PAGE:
So, how is buying a property to rent different from buying a home to live in? The property price is of course the same but the type of funding available to purchase a Buy to let is different. Why? Because it carries more risk for the lender.
As an independent Mortgage Broker I have access to 30 lenders who combined are presently offering hundreds of deals for Buy to Lets Fixed and Tracker rates from 3.19% over base. The Lenders require capital of between 25-50% of the property value. They will also want you to demonstrate that rents of 125% are achievable. Obviously the less risk the lender is exposed to the better rate you will be able to get.
You may have heard stories about investing in Buy to Lets with ‘No Money Down’; strictly speaking this practice is illegal and frowned upon by lenders and the FSA and is one of the reasons so many property owners are now in financial difficulty.
The moral of the tale is if you are going to borrow money to buy property do it sensibly, treat tenants fairly and keep your property in a good state of repair. If you have confidence in the market and your ability as a Buy to Let Landlord then in the long term you will be rewarded handsomely.
To summarise you will need:
At least a 25% deposit.
Rents in excess of 125% of Mortgage repayments.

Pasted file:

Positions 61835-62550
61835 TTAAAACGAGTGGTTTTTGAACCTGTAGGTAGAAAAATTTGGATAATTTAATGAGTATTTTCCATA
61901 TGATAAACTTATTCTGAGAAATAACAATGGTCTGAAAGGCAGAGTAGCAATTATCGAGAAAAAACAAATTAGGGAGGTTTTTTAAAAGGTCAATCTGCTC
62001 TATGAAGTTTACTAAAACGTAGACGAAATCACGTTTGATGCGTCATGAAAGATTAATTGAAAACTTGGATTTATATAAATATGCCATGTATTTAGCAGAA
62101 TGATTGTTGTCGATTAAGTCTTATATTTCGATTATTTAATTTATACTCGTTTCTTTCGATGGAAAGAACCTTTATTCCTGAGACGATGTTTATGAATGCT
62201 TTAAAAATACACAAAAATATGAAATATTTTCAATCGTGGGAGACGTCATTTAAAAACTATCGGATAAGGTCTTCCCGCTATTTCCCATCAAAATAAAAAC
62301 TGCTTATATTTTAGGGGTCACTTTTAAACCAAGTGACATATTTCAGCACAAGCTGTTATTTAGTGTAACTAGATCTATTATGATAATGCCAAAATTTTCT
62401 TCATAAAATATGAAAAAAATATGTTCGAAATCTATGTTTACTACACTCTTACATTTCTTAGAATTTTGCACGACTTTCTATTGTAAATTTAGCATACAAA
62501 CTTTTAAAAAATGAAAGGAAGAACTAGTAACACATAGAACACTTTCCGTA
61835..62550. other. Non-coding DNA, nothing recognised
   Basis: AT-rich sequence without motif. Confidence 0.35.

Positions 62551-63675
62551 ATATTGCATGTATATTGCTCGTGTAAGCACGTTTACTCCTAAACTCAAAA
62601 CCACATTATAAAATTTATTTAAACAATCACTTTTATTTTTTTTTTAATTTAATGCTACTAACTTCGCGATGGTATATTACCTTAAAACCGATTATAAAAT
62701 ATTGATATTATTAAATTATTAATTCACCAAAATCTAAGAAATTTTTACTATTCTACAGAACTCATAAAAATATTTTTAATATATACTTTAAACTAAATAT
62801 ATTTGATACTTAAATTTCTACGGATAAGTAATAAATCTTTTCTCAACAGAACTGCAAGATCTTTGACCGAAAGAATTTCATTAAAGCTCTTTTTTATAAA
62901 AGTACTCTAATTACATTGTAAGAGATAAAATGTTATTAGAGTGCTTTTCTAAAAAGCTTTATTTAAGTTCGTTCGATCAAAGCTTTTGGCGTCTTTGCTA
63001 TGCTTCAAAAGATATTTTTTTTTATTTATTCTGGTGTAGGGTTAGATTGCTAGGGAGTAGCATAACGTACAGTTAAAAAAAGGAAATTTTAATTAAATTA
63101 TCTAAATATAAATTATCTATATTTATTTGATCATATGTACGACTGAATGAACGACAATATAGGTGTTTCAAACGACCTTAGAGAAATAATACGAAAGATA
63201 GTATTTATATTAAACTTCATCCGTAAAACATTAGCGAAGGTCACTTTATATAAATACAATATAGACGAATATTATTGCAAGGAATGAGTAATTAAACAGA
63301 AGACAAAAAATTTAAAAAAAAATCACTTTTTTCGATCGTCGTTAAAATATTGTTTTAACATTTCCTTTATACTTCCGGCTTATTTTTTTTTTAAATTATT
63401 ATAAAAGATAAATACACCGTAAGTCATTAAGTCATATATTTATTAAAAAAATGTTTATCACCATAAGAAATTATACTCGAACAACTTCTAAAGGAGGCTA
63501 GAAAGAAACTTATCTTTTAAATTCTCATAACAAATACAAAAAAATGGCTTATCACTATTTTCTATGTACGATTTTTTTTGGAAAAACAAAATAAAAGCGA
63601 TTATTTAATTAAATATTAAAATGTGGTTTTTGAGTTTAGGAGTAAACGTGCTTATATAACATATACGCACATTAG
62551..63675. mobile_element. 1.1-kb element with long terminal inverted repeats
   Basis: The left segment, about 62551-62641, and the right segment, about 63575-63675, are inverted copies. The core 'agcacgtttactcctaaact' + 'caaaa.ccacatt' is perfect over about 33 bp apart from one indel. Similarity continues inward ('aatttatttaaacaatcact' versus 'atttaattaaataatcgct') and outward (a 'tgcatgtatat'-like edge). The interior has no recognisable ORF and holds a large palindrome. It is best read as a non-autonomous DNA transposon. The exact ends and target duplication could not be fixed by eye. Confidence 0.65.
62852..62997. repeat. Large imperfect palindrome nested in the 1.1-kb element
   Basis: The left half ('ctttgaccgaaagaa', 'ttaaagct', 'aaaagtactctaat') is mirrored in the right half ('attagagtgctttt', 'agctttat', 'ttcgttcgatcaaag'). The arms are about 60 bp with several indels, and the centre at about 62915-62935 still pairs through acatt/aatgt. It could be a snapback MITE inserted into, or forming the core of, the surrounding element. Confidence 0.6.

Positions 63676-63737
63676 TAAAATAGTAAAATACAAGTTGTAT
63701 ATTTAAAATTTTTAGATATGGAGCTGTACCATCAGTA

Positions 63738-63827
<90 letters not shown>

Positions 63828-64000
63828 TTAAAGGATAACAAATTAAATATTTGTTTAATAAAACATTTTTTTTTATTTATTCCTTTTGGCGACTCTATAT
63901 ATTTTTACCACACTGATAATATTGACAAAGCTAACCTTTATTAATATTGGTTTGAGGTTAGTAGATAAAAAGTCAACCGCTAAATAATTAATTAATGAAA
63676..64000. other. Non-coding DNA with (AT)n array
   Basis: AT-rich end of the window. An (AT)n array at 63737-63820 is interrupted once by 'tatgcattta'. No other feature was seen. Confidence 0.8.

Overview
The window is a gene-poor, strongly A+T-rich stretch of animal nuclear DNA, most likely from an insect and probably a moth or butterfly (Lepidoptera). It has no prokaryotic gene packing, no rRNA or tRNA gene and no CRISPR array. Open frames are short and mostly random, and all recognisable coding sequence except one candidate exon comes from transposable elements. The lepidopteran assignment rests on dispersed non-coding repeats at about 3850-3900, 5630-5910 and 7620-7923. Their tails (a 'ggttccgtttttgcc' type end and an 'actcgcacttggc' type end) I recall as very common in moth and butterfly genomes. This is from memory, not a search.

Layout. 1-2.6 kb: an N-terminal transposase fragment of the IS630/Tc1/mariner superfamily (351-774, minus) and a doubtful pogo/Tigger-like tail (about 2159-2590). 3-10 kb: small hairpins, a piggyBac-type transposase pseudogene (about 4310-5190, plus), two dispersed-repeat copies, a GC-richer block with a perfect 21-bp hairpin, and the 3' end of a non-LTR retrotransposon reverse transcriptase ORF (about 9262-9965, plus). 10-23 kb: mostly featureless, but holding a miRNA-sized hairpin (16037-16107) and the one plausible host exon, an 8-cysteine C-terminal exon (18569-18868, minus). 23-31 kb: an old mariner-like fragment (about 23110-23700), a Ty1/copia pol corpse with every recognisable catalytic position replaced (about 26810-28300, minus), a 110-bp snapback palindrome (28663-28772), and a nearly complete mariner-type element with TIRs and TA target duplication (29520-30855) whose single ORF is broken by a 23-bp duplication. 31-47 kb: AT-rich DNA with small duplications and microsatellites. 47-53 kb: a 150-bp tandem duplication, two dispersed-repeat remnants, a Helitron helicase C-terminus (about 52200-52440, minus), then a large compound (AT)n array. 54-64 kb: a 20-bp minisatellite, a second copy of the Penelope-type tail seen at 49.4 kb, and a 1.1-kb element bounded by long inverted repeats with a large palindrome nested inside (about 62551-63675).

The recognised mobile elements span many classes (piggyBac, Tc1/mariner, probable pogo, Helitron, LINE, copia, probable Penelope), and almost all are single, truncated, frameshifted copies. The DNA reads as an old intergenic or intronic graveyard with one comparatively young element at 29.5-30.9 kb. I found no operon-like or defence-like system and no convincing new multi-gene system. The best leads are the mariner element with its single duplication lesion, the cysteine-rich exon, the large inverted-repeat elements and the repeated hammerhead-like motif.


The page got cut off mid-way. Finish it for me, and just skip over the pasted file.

To demonstrate that you are a Credible Landlord (this may be evidence that you have already succeeded in the industry or that you have a business plan which clearly sets out how you are going to manage the property) or that you will be using an ARLA (Association of Residential Letting Agents) accredited property agent.
Although lenders don’t usually require it, it’s always a good idea to protect any loans you take out in case of the unexpected happening. For example you may become ill or even die unexpectedly and be unable to manage your portfolio, leaving your nearest and dearest responsible for repayments and management. For the sake of an extra few pounds a month much of the risk can be insured against.
The other factor that affects investors is the ongoing and terminal Tax considerations of Buy to Let Investments.
In the short term all rents are treated as income and should be declared on a Inland Revenue Self Assessment tax form within the property pages. The good news is that expenses of the letting business can be offset against the rent, for example:
Repair and maintenance Costs
On disposal of the property any Capital Gain (the difference between the buying and selling price less certain costs) is subject to Capital Gain Tax. There is now a single tax rate of 18% of the Gain. However in each tax year (April –April) individuals are entitled to make a Capital Gain of £10100 (2009/2010) before any gains are subject to Tax, it follows that if an investment is in joint names the entitlement increases to £20200 as two personal allowances are due. There are also special rules in place where you have personally lived in a property before disposal. For more information on Tax issues the Inland Revenue’s website http://www.hmrc.gov.uk is a great source to delve into.
Now you have read my Buy to Let Blogs do the Buy to Let Quiz.